Sergeant Benavidez was on his way to breakfast at Loc Ninh Special Forces Camp, where his unit was stationed in South Vietnam, when he saw badly damaged helicopters returning from the north, the crews describing ground fire like nothing they had seen before. After one wounded crewman died in Roy’s arms, and overhearing urgent pleas and muffled explosions coming in on a nearby radio, Roy volunteered to join the rescue effort. Without hesitation, he jumped into a departing helicopter, carrying only a medical bag, an eight-inch knife, and a bottle of Tabasco sauce. What followed would become legend in the Special Operations community, earning Roy that very moniker. Flown into the foray of battle by the courageous pilots and crew of the 240th Assault Helicopter Company, Roy jumped from the hovering aircraft and ran nearly 100 yards through withering enemy fire. Despite being immediately and severely wounded, he reached the perimeter of the decimated team, provided medical care and encouragement, and proceeded to organize an extraordinary defense and rescue. During the hours-long battle, he was shot and hit by grenade shrapnel dozens of times, yet he refused to abandon his efforts until every survivor was out of harm’s way. Carrying the last wounded man to the helicopter for evacuation, Roy was attacked one last time, by an NVA soldier wielding a bayonet. Intestines spilling out, Roy was pulled aboard the chopper, still firing his weapon. He’d saved the lives of eight men, but ended the day laid out with the dead on the landing pad at Loc Ninh. Roy was being zipped up in a body bag when a friend encouraged a medic to double check that the torn up and bloody Benavidez was indeed dead. This shocking moment in the story is just one of many twists and turns in a masterfully-crafted re-creation of a defining battle from the war in Southeast Asia.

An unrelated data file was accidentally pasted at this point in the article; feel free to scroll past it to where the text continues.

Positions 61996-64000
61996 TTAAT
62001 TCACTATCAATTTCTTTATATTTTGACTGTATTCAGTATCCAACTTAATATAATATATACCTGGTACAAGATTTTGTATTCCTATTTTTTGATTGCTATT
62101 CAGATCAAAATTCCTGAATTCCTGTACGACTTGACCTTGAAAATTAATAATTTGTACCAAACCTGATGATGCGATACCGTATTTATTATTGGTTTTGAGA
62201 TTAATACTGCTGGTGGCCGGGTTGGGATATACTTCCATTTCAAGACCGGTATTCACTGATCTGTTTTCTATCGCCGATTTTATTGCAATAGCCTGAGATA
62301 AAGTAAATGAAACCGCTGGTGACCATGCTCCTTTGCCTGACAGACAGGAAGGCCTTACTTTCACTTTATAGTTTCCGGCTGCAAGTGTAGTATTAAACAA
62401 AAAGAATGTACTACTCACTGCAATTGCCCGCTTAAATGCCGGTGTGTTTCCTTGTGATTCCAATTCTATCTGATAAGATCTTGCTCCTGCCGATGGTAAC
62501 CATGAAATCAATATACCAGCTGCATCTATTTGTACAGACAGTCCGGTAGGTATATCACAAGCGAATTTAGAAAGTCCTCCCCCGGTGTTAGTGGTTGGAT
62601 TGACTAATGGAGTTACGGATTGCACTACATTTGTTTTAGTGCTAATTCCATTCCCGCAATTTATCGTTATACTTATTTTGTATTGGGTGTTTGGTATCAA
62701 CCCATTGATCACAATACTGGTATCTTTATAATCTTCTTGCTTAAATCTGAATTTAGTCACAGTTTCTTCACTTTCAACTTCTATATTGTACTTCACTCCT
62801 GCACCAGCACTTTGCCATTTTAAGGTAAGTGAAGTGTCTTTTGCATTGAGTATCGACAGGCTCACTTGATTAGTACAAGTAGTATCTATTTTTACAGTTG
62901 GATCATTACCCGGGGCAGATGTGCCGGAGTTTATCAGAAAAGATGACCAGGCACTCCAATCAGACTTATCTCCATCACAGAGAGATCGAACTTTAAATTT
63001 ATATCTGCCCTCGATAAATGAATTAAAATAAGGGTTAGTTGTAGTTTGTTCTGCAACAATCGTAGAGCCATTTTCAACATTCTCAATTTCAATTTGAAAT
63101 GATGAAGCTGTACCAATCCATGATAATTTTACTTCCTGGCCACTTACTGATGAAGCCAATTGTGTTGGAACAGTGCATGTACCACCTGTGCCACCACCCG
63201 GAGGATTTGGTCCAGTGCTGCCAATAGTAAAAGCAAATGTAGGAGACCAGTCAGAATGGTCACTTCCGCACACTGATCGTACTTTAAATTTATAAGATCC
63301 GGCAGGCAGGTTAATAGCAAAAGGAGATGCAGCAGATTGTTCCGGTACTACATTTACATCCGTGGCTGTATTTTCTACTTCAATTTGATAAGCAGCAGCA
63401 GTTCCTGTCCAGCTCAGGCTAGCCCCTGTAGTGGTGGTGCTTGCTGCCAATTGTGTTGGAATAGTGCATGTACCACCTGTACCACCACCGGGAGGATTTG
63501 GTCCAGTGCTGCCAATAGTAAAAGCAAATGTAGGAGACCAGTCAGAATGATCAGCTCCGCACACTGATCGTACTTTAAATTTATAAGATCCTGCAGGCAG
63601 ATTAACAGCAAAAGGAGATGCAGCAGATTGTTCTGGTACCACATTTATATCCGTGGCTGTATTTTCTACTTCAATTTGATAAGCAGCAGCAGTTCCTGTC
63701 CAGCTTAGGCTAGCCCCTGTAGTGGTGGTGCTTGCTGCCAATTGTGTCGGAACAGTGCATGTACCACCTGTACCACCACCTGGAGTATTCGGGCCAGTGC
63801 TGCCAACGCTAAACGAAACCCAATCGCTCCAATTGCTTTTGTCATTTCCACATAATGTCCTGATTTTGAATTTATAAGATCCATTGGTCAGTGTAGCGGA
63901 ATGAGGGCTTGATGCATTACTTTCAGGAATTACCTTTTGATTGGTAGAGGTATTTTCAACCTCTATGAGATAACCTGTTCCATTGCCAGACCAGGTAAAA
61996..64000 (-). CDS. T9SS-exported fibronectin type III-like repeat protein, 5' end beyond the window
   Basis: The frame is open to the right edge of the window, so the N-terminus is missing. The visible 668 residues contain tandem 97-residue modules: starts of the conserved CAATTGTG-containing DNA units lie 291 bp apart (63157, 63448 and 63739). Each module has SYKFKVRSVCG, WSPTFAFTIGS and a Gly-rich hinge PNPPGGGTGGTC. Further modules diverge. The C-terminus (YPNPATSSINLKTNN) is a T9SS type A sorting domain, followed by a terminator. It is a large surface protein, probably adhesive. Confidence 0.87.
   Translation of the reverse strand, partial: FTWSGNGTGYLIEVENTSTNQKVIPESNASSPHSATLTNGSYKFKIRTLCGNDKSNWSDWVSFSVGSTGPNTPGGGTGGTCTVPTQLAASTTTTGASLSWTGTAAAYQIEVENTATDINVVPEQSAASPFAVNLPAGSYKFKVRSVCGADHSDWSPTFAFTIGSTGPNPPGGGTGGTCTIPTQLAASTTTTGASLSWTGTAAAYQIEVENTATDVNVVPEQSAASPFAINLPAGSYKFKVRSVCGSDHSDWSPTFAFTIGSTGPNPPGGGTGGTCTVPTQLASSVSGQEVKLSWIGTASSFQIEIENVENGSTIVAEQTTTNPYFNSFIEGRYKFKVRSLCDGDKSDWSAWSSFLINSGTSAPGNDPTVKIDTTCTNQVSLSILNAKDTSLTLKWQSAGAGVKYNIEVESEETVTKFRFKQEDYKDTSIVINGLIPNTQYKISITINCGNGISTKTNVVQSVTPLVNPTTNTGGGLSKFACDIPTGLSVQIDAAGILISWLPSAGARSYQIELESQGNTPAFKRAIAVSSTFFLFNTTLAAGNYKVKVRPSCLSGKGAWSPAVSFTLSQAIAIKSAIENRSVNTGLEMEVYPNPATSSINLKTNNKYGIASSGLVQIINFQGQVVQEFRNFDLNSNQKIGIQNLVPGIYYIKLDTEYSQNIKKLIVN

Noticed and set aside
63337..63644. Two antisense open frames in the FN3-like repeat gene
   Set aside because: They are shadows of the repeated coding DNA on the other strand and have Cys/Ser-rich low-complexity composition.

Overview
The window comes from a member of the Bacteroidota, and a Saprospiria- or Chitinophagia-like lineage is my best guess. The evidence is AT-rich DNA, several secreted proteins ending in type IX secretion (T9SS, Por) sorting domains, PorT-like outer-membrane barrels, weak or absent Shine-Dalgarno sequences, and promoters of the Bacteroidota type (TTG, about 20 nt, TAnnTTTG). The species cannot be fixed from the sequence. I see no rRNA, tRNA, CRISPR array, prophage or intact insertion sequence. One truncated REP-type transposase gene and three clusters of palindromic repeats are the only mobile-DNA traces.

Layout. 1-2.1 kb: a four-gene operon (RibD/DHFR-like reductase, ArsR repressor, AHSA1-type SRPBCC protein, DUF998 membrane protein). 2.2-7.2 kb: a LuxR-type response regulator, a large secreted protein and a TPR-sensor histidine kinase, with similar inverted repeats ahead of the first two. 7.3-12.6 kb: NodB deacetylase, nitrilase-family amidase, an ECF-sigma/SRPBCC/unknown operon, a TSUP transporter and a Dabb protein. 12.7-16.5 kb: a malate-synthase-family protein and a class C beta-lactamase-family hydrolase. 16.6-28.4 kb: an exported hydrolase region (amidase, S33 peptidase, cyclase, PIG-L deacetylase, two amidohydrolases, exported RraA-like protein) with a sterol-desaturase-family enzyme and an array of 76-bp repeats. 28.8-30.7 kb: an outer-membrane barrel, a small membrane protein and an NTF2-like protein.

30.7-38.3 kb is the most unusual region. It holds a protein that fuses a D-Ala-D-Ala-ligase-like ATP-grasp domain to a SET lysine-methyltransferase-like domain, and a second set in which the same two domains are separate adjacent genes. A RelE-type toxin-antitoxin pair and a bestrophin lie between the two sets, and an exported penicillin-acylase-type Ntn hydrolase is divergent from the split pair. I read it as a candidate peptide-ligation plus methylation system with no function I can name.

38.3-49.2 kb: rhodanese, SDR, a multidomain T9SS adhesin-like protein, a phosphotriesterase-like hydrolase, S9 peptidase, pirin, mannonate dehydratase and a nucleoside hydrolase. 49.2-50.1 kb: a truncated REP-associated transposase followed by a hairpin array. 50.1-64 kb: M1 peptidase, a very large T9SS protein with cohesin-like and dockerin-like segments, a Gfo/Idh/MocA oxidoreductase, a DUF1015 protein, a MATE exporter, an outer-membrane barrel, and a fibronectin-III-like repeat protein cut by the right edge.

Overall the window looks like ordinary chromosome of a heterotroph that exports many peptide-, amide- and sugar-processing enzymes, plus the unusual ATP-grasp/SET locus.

Written with extensive access to family members, surviving members of the 240th Assault Helicopter Company, on-the-ground eyewitness accounts never before published, as well as recently discovered archival and declassified military records, LEGEND is at its heart the riveting story of Roy Benavidez’s life. But in so many respects, it is also a microcosm of the Vietnam War—the often-heroic efforts of our soldiers under fire, the ways in which they were constrained by the politics of the region, and the brotherhood of the air and ground warriors. Roy’s self-sacrificing actions on May 2 were scrutinized for more than a decade in a battle for a long overdue, and what many believed was an unjustly denied, Medal of Honor. Thirteen years later, the case was reopened when a long-lost and believed dead eyewitness, a Green Beret Roy had rescued that day, offered a detailed statement revealing once and for all the depths of Roy’s heroics. Decades later, Roy’s name lives on in a number of ways—among them, on a U.S. Naval Ship and West Point conference room, as well as elementary schools, army facilities, and a city park.
The story of one extraordinary life and one extraordinary mission, LEGEND is also a testament and tribute to the courage and commitment of those who fought in Vietnam in service to their country.
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About The Author:
Eric Blehm is the author of the New York Times bestsellers Fearless and The Only Thing Worth Dying For. His first book, The Last Season, was the winner of the National Outdoor Book Award, and was deemed by Outside magazine to be one of the “greatest adventure biographies ever written.” He lives in Southern California with his wife and children.